Serving Clovis, Portales and the Surrounding Communities

Area historic church awaits annual service

Built in 1890, the Chapel of the Blessed Virgin Mary of Guadalupe has a cemetery in the churchyard where the earliest families of the church are buried. (staff photo Darrell Todd Maurina)

Northwest of Fort Sumner, a small whitewashed church stands at the end of a one-lane dirt road.

Unlike the fallen remnants of buildings around it, the church is carefully preserved. The small sanctuary of the Chapel of the Blessed Virgin Mary of Guadalupe, built in 1890, contains an image of Our Lady of Guadalupe brought from Mexico by the church’s founders, Manuel Casals and his wife Elsa, who are buried beneath the high altar of the church. Other former residents of the village of Guadalupe are buried in the courtyard outside and many of the tombstones have recently been decorated with flowers.

The church, once surrounded by the small houses of a now-vanished Hispanic village, has only grass and dirt for neighbors. Once each year, the sons, daughters and grandchildren of the former residents return for an annual service to remember the church and community their ancestors called home.

“I am one of the oldest members there in Guadalupe and I take care of the church,” said Julia Sena, a great-great-granddaughter of the Casals.

“We’re Catholics and we want to have Mass to remember our deceased relatives,” Sena said. “Every month my husband and I go over there and dust and sweep. About two summers ago we fixed the roof on the sacristy that was leaking. We usually have Mass every Memorial Day.”

Sena said the annual service usually packs the old building, and even though it can’t always be held on Memorial Day, the families work to make sure it gets held sometime during the year.

“We have quite a few people come from Fort Sumner and we usually have about 50,” Sena said. “We take chairs from the parish here (in Fort Sumner) and people stand in the sanctuary.”

While New Mexico has many ghost towns and abandoned church buildings in once-thriving communities, the Guadalupe Church’s dedicated following has attracted notice. De Baca County officials remember with pride an article in National Geographic featuring the church whose former members have shown loving dedication decades after the last regular worship services ceased. Other former members point to articles in Albuquerque papers featuring the once-per-year Memorial Day service.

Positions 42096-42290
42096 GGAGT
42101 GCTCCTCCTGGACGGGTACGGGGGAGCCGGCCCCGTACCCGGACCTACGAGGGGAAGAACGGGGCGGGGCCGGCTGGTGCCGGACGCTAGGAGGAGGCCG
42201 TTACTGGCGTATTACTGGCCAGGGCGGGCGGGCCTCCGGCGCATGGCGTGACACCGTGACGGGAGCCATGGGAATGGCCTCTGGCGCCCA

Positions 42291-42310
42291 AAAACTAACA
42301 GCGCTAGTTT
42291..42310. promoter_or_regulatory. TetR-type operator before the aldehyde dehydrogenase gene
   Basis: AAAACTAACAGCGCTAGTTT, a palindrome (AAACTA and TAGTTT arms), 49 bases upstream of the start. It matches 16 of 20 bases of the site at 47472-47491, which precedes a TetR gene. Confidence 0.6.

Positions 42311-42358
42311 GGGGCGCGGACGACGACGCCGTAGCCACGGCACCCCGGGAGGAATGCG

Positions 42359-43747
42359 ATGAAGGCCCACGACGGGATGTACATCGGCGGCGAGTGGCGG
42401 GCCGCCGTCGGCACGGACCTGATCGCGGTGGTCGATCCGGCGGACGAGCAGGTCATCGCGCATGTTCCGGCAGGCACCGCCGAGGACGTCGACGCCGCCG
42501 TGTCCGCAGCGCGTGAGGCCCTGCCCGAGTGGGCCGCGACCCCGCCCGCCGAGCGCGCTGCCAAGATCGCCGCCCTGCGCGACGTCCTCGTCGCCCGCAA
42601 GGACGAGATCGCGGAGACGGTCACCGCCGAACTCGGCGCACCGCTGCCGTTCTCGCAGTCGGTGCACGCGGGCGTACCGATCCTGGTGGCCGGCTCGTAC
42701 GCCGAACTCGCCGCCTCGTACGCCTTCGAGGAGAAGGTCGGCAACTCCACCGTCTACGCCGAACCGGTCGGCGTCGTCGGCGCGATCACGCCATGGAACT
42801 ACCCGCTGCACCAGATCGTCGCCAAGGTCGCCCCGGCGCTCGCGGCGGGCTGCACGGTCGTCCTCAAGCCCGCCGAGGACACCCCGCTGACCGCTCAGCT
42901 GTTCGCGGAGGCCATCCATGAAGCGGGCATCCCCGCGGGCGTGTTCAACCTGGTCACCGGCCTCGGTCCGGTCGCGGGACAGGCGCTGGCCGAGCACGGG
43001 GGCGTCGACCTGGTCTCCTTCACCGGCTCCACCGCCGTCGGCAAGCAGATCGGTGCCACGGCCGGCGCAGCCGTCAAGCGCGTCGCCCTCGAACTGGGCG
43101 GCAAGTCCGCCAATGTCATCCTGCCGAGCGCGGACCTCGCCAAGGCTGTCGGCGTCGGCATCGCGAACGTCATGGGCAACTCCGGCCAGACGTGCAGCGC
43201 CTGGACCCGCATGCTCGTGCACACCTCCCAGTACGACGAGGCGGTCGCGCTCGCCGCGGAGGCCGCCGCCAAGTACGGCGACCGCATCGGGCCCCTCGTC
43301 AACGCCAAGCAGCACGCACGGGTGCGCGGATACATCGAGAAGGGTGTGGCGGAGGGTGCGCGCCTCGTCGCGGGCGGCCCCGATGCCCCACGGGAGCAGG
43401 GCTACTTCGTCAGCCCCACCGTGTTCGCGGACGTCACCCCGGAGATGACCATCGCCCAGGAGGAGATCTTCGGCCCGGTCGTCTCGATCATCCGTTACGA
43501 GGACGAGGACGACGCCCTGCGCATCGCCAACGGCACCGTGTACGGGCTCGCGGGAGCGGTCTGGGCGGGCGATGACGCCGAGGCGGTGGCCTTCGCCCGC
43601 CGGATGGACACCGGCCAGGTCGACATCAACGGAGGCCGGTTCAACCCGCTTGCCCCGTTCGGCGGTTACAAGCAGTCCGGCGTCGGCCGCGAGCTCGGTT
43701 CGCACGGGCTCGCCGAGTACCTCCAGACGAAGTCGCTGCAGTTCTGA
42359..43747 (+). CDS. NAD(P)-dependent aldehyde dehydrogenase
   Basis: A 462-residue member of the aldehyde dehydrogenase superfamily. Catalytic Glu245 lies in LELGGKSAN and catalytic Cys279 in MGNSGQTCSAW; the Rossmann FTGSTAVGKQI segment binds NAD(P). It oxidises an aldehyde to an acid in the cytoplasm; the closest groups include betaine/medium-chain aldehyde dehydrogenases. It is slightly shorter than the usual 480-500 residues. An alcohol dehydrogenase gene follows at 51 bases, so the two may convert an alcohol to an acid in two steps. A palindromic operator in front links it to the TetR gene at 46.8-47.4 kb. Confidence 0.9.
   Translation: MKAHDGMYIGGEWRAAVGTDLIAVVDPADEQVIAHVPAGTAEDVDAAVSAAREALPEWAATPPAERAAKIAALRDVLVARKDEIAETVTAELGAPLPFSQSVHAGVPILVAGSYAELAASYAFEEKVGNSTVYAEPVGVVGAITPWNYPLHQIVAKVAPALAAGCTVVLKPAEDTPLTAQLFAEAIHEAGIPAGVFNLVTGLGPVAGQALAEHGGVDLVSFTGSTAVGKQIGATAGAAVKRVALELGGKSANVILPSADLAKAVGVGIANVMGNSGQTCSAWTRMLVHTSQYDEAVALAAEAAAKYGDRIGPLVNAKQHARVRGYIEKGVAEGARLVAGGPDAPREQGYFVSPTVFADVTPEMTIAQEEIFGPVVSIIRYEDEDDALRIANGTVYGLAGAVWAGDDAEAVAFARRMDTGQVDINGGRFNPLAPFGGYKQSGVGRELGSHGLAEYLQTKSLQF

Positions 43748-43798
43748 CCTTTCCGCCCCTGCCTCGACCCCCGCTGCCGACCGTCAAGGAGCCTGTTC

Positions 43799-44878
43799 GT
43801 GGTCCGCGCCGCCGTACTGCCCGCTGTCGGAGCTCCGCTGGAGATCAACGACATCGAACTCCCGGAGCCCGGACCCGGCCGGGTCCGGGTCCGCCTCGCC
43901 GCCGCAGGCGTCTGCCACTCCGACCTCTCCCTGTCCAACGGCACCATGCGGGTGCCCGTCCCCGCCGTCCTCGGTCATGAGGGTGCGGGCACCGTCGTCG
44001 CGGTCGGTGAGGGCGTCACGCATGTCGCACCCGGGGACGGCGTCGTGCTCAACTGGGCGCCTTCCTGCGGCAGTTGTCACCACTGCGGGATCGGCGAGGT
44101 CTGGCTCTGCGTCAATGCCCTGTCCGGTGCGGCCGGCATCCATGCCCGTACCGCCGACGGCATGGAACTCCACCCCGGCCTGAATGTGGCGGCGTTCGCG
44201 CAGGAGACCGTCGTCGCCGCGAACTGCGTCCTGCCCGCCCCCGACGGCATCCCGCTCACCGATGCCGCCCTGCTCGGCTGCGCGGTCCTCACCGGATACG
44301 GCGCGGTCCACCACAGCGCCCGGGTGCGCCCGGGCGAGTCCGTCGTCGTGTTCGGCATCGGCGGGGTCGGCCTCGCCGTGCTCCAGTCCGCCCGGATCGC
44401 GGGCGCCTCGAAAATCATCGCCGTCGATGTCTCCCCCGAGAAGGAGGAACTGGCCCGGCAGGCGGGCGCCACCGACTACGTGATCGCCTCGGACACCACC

“It’s a big deal in Fort Sumner and in Clovis,” said H.W. Rehorn, whose Native American art gallery in Clovis sells paintings of the church building and town painted by the wife of a former De Baca County sheriff.

Rehorn isn’t Catholic, but he said he loves to visit the old church building to see a part of the state’s history.

“The Spanish people are a very close-knit people,” Rehorn said. “People look at this as ‘This is where my grandparents went to church and once lived.’ You’re talking three or four generations since they’ve lived there, but they still come out there for that service to remember their ancestors.”

Billy Wertheim now owns the village and most of the surrounding land since his father purchased a nearby ranch in 1949, and says he’s happy to help the Guadalupe families have their services and care for their church.

“My dad was Jewish, we were the only Jewish family in Fort Sumner, but we always liked seeing the Guadalupe families take care of their church,” Wertheim said. “It’s very pretty out there. I don’t know why they haven’t made it a historical building yet.”

While Sena and her relatives still care for the church, Sena said she worries about the future of the annual Mass. This year the church can’t hold its service on Memorial Day due to several family members being ill and due to the lack of priests in the Roman Catholic Church.

“We’re holding the Mass on Labor Day this year,” Sena said. “We’re short on priests and it’s kind of hard. Maybe by the middle part of August we can see what priest we can get to come here.”